Self development

Modern problems, philosophy, Psychology, Self development

Two ways of living


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“Never let the future disturb you. You will meet it, if you have to, with the same weapons of reason which today arm you against the present.” 
― Marcus Aurelius, Meditations

Living for today or living for tomorrow. Plain and simple. This is, at the core, a matter of courage, the courage to live and embrace life as it is or the lack of courage and hiding in a “better tomorrow” or “better times”. Bear with me.

Imagine a mighty mountain, a tall, white and insultingly big one staring right at you, daringly, from the distance, you can almost hear it saying: “Come and try if you dare”.

What is the goal of climbing a mountain? Getting to the top?

The top is where the glory is right?

No, no, no, no No! If you’ve ever climbed a mountain before and spent 12 gruesome hours in altitude, suffering through the cold cutting your face like little knives in the night and still keep going further even though the altitude is making you want to vomit just to get to the bloody top?

Hell no. Getting to the top is just a bonus, once you get there, you experience a blissful high and sense of achievement for about………. 20 minutes and then you have to get down, even more tired and suffer all the way back down, because you know, the summit is kinda like the middle of the trek. Then you get back on the car, open a beer and begin thinking how much you liked all that good suffering. Henry David Thoreau has a great quote for this feeling.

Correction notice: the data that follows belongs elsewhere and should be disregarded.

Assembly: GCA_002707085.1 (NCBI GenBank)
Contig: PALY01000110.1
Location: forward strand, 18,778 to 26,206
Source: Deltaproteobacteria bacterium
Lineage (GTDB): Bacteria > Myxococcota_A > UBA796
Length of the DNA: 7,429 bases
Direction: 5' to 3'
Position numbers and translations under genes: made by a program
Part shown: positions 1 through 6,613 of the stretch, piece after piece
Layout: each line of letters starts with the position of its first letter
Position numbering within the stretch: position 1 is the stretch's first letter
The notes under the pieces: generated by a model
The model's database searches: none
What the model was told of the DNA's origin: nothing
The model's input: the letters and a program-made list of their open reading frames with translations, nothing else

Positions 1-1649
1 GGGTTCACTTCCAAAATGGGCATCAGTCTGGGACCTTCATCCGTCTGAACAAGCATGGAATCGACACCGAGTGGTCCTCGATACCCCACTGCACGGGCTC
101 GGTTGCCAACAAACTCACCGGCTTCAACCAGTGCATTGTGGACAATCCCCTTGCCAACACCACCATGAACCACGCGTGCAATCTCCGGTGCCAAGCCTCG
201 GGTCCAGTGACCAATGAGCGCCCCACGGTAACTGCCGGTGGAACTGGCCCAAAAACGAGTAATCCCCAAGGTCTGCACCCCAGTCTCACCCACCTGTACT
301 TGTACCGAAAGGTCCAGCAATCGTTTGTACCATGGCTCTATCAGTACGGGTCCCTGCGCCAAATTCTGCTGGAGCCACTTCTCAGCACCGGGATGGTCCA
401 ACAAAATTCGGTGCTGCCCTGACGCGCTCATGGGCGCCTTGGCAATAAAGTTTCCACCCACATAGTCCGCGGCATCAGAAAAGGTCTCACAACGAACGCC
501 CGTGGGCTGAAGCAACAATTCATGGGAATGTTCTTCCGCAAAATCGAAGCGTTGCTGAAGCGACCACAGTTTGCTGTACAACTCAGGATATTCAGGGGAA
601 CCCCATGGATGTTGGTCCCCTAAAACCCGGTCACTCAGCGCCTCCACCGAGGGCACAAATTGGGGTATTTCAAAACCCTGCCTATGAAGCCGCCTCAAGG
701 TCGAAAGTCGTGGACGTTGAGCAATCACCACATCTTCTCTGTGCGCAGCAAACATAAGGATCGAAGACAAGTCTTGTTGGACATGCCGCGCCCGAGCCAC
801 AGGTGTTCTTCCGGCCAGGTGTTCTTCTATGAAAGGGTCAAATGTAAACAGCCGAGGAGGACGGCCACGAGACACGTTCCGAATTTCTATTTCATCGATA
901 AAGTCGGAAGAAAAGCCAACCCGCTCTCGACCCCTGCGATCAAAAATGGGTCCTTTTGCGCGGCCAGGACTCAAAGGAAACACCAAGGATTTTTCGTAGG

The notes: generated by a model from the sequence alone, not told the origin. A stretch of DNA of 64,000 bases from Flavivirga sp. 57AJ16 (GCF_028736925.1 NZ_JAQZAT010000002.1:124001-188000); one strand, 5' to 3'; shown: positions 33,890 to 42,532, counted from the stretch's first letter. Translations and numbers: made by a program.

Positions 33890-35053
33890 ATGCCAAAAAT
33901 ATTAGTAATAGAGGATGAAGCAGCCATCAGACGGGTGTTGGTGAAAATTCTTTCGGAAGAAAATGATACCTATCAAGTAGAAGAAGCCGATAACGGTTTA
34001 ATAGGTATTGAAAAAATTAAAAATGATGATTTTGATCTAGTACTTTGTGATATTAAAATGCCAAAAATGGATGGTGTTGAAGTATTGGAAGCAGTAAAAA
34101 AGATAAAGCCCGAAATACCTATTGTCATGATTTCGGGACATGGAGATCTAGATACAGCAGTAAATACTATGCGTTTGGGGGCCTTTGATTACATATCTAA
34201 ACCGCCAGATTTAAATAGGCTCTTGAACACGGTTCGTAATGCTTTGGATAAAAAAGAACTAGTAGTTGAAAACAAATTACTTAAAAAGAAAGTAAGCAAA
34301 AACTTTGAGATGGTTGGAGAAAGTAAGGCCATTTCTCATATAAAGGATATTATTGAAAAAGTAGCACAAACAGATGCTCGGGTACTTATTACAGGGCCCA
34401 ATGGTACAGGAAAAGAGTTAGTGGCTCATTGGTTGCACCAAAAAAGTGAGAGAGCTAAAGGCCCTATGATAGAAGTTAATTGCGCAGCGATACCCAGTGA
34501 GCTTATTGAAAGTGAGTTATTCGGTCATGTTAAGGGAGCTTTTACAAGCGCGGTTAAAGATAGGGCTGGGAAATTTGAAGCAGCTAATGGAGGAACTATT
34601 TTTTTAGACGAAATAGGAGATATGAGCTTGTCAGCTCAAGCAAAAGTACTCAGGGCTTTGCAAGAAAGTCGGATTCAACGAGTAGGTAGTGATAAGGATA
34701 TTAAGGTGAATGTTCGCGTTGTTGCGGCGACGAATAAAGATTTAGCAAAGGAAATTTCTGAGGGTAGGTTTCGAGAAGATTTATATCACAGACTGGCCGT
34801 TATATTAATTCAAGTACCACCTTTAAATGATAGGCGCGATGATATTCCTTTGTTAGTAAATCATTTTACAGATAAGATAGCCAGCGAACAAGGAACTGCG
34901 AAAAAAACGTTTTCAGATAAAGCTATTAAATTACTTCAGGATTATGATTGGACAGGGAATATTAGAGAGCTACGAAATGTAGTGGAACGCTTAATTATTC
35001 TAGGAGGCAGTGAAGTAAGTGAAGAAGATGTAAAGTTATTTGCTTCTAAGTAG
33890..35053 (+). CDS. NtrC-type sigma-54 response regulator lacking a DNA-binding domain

“I say, beware of all enterprises that require new clothes, and not rather a new wearer of clothes.”― Henry David Thoreau, Walden

The reasoning here is that the goal was never the top, but the process. What happened inside of you as you got there. Your will to push, your will to bear, your decision to smile in front of all that tiredness, in front of your weary body, in front of adversity itself. The more adversity, the bigger your smile, the bigger the glory. Stoic Antifragility itself.

“My formula for human greatness is amor fati: that one wants nothing to be different, not in the future, not in the past, not for all eternity. Not only to endure what is necessary, still less to conceal it — all idealism is falseness in the face of necessity — , but to love it…” 
― Friedrich Nietzsche

Living for today or living for tomorrow. Back on it.

Living for tomorrow equals not living in the present. Equals living in expectancy of something to happen to start living at all. This is what’s fashionable in the 21st century. When I marry, I’ll be happy. When I afford my dream wedding then I’ll be happy. Once I finally buy that black BMW then I’ll be able to prove who I really am! When I know how to do this or that or have that job then my life will be so much better.

“They lose the day in expectation of the night, and the night in fear of the dawn.” 
― Seneca, On the Shortness of Life

The mountain is just an allegory for everything else. It’s the Sisyphean myth.

When I get to the top, then I’ll be happy.